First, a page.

We welcome quantitative and qualitative investigations, as well as mixed methods. And while we expect that (theory-grounded) empirical will have the highest chance of being successful through the review process, we will also consider conceptual or theoretical papers. Specific research questions could therefore include but are not limited to the following:
- How does innovation diffuse across cross-border innovation network?
- What are the social, cultural and technical factors that drive or inhibit innovation across borders and how do they change?
- What is the role of cross border innovation in tackling grand challenges?
- What is the impact of digitalization on innovation, entrepreneurship and economic efficiency?
- How do supply chain integration initiatives change when there are changes in international agreements and what is the impact on collective innovation?
- How do organisations build their absorptive capacity when knowledge spans borders and supply chains?
- What is the role of process innovation and how does it diffuse across borders? How does it achieve legitimacy?
- What are the drivers of cross-border open innovation and when do firms prioritise cross order versus domestic innovation activity?
- What conditions are unique to supporting cross-border open innovation versus domestic innovation?
- Do different search strategies steer firms towards cross-border innovation activity?
- How do cross-border activities shape the contingencies of open innovation processes?
- How do national borders interact with other types and levels of borders in the face of innovation?
Readership and Plan for Citations
The proposed issue straddles the following areas: open innovation, supply chain management, organisational theory and international business. Each of these topics has a wide readership in themselves increasing the potential for a higher number of citations and readership of the special issue. Although providing hard evidence of the number of citations this topic will attract may be difficult, a keyword search in EBSCO reveals more than 150,000 relevant articles. Furthermore, given the timely manner of this topic we expect that its readership will extend beyond the academic populations. For instance, issues associated with sharing of knowledge across international supply chains have been explored by the mainstream and business media in the last 2-3 years and following recent political developments. The guest editors, whose work has attracted more than 13,000 citations (according to google scholar) are all active in social media platforms and are planning to actively promote the special issue both before and after its completion further increasing its readership and reach.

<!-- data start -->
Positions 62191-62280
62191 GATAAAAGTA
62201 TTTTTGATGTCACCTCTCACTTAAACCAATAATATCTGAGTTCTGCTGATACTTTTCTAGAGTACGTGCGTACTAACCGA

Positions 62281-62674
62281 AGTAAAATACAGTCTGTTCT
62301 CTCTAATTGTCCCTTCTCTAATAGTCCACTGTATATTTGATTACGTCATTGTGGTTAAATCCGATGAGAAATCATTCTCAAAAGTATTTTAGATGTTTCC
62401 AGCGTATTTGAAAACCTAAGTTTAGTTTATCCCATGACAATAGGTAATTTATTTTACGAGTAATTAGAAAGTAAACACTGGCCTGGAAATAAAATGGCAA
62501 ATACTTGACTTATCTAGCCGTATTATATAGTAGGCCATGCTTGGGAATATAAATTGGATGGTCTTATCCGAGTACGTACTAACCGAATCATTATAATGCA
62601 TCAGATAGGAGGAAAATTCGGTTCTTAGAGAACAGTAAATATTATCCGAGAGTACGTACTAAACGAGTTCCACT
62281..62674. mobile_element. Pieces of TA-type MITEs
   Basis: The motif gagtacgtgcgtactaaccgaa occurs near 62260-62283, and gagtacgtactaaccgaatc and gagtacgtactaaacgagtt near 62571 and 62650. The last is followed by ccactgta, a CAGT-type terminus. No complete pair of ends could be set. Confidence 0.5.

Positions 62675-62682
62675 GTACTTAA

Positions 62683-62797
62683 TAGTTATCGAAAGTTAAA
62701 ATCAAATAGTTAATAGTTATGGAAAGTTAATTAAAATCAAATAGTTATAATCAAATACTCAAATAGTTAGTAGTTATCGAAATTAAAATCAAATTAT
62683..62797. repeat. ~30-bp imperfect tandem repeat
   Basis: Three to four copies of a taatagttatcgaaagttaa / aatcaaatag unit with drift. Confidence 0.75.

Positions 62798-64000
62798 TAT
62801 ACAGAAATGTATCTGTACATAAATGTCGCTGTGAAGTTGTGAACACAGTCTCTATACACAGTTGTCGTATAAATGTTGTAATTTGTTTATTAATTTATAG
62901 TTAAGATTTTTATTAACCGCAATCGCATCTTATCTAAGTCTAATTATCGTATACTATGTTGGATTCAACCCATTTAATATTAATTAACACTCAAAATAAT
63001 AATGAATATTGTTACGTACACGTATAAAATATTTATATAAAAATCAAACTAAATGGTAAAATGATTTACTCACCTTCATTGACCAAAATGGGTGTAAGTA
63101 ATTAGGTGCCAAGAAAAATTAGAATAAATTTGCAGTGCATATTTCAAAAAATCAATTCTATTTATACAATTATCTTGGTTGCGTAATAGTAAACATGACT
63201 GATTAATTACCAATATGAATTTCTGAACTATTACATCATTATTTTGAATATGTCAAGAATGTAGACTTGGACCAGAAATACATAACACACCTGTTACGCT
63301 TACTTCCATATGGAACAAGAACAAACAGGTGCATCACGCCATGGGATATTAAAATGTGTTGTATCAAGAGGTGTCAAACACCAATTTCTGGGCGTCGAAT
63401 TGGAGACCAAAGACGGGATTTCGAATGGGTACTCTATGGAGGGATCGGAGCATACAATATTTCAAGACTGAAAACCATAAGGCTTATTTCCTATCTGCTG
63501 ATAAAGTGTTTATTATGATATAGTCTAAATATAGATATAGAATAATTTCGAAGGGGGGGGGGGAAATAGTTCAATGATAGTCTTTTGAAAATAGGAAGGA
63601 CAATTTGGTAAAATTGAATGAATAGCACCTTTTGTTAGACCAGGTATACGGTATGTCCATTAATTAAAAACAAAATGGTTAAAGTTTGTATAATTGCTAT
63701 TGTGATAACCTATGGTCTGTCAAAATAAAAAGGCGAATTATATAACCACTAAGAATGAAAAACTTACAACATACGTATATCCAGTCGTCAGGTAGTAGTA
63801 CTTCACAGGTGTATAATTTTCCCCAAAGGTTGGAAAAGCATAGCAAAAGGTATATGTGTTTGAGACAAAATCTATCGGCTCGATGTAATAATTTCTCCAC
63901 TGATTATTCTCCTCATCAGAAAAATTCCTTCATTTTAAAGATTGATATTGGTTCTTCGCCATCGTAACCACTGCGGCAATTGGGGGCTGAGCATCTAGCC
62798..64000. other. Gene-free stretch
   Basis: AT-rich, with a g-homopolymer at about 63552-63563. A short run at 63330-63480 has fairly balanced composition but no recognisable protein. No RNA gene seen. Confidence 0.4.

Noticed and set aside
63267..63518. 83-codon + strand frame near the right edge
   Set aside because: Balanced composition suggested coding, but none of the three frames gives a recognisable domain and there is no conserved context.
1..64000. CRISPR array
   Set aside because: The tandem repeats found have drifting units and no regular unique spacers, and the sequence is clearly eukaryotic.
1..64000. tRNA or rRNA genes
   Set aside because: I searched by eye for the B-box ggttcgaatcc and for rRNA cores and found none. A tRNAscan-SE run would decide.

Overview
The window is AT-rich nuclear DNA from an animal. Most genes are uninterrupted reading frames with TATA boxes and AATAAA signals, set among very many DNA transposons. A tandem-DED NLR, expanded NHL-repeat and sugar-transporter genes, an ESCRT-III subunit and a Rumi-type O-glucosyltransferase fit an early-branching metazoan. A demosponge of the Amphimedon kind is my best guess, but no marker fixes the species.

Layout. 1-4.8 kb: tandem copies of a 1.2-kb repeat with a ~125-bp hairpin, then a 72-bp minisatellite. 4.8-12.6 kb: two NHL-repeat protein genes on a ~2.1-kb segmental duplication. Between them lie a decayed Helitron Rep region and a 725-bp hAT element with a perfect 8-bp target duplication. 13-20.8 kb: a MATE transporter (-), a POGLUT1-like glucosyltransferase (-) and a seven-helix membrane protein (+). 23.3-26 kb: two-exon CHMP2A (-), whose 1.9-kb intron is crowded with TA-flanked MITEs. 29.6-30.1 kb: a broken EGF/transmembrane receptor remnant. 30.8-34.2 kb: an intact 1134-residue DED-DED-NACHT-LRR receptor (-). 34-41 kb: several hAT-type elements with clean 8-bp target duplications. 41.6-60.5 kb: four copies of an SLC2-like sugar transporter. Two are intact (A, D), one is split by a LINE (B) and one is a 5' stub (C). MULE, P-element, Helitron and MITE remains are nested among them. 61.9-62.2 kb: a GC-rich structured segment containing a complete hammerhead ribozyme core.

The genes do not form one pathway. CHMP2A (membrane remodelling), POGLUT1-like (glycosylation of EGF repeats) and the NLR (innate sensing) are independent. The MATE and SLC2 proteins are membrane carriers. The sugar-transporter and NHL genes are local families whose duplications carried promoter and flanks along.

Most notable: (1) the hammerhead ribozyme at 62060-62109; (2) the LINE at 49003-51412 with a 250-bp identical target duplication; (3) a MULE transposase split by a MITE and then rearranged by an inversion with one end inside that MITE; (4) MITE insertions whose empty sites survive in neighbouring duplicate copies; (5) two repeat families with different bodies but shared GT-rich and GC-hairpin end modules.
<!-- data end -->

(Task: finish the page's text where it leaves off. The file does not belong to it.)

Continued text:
Scholars interested in developing and submitting work to the special issue will be invited to a paper development workshop at Durham University on the 12th -13th of November 2022. Participation at the conference will be encouraged and promoted via the guest editors’ Universities and research centres. However, it will not be a precondition to submission to the special issue. Conference papers are encouraged to be submitted simultaneously to the special issue. Submissions are not limited to conference participants. Meanwhile, presentation in the conference does not guarantee final publication. We hope the feedback received in the conference is helpful for authors to develop the manuscripts.
- Manuscripts will be reviewed according to the JCEBS double-blind review process.
- Submissions should be prepared using the JCEBS Manuscript Preparation Guidelines (see: https://www.tandfonline.com/action/authorSubmission?show=instructions&journalCode=rcea20).
- The deadline for submission is on the 31st of May 2023.
- Manuscripts should be submitted through Manuscript Central.
- For informal inquiries related to the special issue, proposed topics and potential fit, and/or the conferences below, please contact the guest editors Prof Karena Yan at [email protected] and Prof Christos Tsinopoulos at [email protected].